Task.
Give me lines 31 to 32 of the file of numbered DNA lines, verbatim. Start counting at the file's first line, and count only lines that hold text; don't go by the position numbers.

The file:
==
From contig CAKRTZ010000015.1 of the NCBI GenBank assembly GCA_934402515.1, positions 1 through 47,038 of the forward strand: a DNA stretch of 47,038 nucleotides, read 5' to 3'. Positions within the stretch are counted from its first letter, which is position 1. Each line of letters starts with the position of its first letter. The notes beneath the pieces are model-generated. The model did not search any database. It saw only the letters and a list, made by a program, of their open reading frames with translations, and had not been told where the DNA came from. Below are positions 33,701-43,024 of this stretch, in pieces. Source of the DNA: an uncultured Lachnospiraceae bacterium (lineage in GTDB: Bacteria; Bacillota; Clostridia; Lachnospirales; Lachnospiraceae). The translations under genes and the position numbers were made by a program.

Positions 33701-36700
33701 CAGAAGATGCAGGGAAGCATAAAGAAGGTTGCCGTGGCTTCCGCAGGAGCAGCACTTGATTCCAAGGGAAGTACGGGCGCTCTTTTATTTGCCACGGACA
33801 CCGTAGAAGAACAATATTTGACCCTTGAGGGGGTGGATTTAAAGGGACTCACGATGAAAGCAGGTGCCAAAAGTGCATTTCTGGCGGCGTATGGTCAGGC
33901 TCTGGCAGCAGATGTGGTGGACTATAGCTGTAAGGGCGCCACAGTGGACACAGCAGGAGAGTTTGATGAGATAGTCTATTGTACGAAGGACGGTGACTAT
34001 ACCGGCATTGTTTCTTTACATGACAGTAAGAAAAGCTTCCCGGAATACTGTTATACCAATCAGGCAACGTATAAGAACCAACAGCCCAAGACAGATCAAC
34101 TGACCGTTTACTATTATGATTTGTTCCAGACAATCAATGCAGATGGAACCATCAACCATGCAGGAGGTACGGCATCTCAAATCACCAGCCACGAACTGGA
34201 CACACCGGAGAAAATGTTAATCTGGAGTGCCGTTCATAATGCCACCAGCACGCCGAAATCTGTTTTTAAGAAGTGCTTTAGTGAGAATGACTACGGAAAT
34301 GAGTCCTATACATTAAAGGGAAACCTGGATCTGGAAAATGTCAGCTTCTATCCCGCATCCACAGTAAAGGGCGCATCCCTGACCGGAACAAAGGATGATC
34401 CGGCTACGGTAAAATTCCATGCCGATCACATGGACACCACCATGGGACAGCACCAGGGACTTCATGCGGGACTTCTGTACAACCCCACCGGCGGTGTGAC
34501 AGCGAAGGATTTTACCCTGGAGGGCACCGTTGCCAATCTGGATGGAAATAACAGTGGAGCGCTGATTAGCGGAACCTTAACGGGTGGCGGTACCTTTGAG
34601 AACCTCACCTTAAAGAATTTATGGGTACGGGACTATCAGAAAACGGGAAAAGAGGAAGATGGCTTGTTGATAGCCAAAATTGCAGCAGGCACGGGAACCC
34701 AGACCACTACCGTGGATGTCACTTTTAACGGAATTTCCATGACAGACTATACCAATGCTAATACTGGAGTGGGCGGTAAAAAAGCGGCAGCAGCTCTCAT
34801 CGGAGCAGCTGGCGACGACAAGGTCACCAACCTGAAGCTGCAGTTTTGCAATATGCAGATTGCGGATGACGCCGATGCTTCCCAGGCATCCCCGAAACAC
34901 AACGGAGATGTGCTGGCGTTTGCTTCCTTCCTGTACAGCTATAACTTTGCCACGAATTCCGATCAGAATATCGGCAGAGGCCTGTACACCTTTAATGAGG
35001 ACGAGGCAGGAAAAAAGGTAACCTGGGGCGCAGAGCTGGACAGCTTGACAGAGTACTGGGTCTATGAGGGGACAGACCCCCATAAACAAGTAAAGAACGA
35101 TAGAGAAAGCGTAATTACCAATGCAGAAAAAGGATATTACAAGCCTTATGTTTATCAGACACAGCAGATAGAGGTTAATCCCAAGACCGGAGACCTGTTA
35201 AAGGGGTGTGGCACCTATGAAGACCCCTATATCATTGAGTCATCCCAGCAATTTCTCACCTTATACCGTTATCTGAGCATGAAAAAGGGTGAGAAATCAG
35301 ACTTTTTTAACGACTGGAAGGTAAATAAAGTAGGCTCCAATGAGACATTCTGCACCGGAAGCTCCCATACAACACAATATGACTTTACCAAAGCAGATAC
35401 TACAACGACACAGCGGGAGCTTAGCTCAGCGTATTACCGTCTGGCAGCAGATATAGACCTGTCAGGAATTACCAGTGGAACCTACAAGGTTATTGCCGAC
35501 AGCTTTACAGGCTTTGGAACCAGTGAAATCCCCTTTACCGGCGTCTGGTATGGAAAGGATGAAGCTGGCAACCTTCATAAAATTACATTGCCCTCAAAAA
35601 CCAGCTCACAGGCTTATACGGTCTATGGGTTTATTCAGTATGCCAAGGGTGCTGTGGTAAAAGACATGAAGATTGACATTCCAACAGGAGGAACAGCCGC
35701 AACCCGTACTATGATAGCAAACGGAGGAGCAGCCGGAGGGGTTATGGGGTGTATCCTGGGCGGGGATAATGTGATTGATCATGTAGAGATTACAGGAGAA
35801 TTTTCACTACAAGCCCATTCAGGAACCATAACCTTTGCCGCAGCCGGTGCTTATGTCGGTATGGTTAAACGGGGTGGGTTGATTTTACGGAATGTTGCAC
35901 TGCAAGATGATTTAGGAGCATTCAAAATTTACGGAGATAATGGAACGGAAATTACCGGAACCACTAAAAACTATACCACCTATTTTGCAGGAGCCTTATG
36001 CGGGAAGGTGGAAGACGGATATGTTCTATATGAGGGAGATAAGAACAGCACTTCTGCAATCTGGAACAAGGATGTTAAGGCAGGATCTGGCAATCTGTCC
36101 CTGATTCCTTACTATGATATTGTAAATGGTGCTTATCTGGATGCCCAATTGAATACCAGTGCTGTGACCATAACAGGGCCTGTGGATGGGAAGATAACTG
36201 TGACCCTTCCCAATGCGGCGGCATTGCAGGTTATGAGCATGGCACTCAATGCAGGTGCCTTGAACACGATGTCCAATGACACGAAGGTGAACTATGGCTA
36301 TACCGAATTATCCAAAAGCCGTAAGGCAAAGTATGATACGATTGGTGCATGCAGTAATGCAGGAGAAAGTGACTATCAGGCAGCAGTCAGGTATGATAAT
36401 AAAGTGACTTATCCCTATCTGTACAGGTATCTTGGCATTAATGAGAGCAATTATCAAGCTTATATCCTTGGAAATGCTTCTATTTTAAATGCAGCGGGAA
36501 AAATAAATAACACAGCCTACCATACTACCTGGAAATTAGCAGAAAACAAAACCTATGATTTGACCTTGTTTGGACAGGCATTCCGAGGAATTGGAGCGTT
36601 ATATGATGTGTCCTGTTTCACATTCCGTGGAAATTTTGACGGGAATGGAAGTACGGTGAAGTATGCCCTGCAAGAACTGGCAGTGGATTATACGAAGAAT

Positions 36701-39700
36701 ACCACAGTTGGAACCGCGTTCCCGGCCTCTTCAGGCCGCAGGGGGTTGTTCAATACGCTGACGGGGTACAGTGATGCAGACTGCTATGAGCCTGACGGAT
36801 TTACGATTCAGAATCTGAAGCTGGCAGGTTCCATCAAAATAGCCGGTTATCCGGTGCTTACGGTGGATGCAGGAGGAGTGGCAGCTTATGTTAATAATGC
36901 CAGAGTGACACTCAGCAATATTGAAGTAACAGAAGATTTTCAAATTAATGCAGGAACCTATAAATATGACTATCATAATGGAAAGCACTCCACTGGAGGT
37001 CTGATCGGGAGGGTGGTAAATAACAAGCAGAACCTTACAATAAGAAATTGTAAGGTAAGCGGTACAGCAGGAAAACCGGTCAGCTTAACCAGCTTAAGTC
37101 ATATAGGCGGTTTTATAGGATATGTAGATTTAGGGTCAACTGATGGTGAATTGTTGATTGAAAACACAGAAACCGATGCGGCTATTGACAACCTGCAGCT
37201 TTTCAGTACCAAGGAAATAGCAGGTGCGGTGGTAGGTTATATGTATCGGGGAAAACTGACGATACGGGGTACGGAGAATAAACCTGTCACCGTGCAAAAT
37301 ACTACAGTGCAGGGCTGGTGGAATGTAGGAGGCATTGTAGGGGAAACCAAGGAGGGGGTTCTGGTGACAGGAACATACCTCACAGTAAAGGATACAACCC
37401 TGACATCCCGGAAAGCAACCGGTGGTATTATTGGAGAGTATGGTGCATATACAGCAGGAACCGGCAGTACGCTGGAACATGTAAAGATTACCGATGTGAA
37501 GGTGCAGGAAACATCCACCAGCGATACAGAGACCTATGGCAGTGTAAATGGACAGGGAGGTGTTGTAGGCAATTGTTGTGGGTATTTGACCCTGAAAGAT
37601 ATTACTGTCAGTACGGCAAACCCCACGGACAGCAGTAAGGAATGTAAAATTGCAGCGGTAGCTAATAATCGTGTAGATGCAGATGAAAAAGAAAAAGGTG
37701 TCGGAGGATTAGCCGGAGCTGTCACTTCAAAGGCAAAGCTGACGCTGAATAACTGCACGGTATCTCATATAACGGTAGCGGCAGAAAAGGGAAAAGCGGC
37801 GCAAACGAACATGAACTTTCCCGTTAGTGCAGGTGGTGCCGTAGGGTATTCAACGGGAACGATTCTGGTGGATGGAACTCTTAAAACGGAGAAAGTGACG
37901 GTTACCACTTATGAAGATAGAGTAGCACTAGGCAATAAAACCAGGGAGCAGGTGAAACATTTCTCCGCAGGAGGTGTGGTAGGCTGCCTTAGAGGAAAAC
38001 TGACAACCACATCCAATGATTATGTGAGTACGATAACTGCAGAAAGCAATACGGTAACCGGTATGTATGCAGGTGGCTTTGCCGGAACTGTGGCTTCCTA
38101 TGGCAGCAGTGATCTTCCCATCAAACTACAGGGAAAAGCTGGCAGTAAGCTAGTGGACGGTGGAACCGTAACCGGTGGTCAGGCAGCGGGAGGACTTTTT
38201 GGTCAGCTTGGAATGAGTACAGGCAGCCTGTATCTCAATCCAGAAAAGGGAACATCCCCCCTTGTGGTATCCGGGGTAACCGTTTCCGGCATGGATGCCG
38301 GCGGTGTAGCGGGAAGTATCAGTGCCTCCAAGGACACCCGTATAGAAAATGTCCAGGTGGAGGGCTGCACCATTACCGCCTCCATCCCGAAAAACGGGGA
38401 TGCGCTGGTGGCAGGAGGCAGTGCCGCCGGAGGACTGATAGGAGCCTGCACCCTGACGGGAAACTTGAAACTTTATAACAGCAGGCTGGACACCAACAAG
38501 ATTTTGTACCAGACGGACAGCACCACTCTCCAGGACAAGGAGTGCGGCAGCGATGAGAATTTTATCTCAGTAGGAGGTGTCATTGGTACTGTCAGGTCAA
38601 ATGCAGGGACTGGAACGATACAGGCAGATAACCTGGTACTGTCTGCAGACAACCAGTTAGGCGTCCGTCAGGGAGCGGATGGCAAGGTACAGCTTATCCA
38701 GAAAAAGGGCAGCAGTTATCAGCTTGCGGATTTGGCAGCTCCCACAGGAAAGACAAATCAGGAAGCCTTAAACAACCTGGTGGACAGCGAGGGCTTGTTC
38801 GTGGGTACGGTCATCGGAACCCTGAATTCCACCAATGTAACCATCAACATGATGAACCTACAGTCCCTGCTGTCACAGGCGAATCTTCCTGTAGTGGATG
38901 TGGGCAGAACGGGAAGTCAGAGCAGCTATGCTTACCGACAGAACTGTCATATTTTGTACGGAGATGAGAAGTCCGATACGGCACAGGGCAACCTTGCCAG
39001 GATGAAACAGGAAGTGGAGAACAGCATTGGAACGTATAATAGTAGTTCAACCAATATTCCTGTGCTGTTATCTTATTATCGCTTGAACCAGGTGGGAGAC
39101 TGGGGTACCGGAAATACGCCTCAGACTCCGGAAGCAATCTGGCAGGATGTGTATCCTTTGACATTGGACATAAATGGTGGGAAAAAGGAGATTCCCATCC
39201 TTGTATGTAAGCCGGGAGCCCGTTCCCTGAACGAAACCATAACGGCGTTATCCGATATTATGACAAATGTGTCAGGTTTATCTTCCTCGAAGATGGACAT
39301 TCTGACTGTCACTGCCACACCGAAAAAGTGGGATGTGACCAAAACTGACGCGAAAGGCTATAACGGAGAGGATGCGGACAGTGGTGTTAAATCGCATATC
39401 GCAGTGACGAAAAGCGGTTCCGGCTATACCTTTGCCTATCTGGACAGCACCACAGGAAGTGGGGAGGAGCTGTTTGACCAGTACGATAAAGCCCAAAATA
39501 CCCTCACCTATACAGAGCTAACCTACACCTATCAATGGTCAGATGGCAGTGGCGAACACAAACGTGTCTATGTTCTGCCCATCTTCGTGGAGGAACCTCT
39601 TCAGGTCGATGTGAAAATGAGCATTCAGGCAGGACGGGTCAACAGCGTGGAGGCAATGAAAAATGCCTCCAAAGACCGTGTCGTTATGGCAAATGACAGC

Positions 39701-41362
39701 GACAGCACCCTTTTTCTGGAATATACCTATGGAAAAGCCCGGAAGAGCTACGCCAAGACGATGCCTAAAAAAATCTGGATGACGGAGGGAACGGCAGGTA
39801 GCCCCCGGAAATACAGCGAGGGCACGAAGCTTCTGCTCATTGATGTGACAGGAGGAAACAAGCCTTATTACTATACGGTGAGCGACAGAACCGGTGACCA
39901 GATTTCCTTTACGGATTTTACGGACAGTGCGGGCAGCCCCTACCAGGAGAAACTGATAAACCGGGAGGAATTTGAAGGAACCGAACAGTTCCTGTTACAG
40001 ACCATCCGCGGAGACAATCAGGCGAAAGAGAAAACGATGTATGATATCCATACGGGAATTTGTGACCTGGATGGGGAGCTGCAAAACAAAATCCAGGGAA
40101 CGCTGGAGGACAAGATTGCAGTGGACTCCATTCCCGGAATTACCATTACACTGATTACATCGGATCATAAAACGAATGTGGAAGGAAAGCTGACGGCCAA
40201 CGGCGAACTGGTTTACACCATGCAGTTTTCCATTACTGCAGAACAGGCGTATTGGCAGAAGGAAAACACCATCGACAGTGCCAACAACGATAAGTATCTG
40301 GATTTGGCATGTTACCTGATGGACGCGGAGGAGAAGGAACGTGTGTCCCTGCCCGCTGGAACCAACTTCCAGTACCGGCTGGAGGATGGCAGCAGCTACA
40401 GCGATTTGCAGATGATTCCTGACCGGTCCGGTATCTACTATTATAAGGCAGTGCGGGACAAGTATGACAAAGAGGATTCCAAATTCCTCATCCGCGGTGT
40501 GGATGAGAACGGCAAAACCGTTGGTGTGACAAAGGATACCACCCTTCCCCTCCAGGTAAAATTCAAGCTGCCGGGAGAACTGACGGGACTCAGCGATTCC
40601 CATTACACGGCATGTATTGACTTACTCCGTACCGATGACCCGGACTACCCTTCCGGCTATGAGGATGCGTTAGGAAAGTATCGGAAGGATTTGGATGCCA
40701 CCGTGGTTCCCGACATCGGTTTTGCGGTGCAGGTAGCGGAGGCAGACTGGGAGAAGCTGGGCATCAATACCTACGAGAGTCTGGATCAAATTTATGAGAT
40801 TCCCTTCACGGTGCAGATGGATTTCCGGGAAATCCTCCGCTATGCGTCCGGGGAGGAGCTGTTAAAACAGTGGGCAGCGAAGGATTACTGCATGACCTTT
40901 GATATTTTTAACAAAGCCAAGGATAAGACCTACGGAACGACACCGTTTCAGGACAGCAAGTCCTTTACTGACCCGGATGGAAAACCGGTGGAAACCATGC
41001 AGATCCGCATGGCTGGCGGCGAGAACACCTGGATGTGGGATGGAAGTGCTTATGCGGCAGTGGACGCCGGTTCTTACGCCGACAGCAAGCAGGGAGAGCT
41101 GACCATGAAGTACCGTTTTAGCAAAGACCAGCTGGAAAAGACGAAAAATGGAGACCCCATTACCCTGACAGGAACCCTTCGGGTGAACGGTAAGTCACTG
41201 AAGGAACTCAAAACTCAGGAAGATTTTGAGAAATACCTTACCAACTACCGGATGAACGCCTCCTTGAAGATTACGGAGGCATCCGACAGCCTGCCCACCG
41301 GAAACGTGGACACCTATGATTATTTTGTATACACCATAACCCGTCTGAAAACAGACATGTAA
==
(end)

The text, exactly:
36501 AAATAAATAACACAGCCTACCATACTACCTGGAAATTAGCAGAAAACAAAACCTATGATTTGACCTTGTTTGGACAGGCATTCCGAGGAATTGGAGCGTT
36601 ATATGATGTGTCCTGTTTCACATTCCGTGGAAATTTTGACGGGAATGGAAGTACGGTGAAGTATGCCCTGCAAGAACTGGCAGTGGATTATACGAAGAAT